At the beginning of the twentieth century only 10%-15% of those who died in war were civilians. Research has shown that by the end of the century over 75% of those killed in war were civilians. Civilians became a target of many separatist and other armed rebel groups especially in Africa where civil wars have sprang up since the struggle for independence. But events of yesterday in Angola added to the growing phenomenon of targeting of games and sports by insurgents and rebels for political motives.
You can say it has been there for ages and one can point to from the religious sectarianism among clubs like in Scotland, acts of violence and Hooliganism in some parts of Europe. Then there came the 1972 Summer Olympics in Munic when members of the Israel Olympic team were taken hostage and eventually murdered by Black September, a militant group that was said to have ties to Yasser Arafat’s Fatah organization.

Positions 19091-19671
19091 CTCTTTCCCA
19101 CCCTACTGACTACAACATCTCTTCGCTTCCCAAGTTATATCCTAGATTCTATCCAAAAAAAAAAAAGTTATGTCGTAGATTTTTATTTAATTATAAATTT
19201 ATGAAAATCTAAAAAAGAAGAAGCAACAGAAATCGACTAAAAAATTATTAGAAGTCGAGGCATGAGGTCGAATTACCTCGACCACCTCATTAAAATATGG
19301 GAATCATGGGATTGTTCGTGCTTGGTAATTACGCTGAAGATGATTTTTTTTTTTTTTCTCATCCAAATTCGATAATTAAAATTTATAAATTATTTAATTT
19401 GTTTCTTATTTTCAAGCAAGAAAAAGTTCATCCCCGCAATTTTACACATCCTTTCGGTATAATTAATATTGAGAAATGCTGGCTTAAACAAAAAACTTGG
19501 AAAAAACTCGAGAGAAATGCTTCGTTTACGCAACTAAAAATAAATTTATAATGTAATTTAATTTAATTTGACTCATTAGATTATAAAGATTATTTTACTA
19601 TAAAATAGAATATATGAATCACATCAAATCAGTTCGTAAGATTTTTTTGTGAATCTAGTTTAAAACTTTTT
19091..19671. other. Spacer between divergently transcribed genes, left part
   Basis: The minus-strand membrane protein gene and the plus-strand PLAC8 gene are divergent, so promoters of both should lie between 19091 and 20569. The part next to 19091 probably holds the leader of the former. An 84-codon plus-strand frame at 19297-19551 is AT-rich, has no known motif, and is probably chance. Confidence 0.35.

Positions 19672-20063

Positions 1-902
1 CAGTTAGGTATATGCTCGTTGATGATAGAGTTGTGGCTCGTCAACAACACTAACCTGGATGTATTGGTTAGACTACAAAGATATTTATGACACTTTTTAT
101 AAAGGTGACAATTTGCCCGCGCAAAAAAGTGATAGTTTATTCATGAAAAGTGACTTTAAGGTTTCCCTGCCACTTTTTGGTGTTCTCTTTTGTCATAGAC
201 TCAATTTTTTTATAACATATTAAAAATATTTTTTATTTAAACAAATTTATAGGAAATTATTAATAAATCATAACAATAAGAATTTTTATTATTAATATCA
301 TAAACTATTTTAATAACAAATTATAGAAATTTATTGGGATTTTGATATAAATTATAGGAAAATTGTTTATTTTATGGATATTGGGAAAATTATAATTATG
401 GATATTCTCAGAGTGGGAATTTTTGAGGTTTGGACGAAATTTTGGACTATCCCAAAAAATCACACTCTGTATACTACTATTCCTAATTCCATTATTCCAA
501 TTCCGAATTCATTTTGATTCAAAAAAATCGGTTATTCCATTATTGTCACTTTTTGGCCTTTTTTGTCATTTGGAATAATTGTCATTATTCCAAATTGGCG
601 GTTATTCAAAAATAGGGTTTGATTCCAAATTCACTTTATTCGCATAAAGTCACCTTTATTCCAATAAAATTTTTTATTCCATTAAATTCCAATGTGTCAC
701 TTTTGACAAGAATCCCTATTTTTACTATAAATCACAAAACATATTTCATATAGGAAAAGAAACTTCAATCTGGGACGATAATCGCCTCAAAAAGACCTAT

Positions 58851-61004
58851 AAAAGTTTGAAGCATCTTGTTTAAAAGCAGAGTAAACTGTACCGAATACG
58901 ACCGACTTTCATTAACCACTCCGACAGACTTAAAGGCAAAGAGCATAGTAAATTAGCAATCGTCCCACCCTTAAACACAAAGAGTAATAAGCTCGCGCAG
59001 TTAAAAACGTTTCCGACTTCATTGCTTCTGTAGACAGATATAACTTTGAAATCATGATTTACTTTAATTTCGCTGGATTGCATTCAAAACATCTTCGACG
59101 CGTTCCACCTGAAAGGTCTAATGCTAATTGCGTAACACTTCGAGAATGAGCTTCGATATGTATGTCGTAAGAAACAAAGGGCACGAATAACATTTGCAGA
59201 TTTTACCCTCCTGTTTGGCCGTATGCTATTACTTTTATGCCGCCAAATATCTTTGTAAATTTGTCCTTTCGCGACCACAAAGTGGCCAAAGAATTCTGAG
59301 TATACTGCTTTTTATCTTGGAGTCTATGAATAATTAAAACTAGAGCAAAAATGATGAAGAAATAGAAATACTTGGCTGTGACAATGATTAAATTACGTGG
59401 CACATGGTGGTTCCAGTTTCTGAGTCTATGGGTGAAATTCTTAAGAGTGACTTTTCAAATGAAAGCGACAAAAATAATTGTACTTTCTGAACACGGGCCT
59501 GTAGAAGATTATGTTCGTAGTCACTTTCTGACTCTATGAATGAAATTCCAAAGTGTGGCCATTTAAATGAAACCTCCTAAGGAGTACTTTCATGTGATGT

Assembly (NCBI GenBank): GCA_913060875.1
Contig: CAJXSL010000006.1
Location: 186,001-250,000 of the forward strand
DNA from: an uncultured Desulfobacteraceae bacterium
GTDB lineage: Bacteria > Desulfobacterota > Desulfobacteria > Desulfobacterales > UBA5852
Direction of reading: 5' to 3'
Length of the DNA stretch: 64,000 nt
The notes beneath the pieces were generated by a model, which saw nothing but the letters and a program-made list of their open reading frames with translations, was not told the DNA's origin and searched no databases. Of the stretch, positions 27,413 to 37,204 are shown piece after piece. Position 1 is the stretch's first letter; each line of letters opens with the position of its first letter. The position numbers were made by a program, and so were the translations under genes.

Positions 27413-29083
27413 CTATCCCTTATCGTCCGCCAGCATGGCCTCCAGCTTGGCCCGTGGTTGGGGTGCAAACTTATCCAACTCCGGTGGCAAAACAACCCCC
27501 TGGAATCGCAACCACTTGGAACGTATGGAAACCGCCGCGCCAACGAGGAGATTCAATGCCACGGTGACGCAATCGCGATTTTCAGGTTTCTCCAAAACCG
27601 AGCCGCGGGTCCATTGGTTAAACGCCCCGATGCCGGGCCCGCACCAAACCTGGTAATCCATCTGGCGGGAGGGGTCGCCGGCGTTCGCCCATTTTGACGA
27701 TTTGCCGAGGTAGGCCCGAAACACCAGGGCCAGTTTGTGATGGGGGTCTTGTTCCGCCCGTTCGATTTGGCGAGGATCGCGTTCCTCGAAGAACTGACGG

Then March last year there was an attack on the Srilanka cricket team in Pakistan by militants. Such incidents are many but I picked the ones I remember. And in all I wonder whether these attackers really think such acts help their causes.
Yesterday’s shooting occurred in the Angolan oil-rich territory of Cabinda, where rebels have been fighting for independence. The Gunmen fired on a bus carrying the Togolese national football team to the Africa Cup of Nations on the way from the Republic of Congo where they were practicing ahead of the tie. An assistant coach, press officer and driver were killed. Two players were shot and injured
And the attack on the Togolese team produced two different reactions, whether it was due to the difference in information access or not we are yet to know. The Angolan government called the incident an “act of terrorism” but the Africa Cup of Nations officials described the attackers only as armed robbers.
May be these football officials wanted to stay clear from the politics and away from the word that has been used to bring untold suffering to many innocent people (terrorism) but still there are questions to be asked. And the question is whehter the Angolan government provided enough security knowing this is an area susceptible to FLEC rebel attacks.
I am concerned about the increasing attack on the most famous and beautiful game. A game that unites a people at least for 90 minutes. A game which will bring the world’s attention to Africa come June. These attacks as aimless and heartbreaking as they are seem endless. In October last year a Colombian guerrilla group kidnapped and killed ten football players.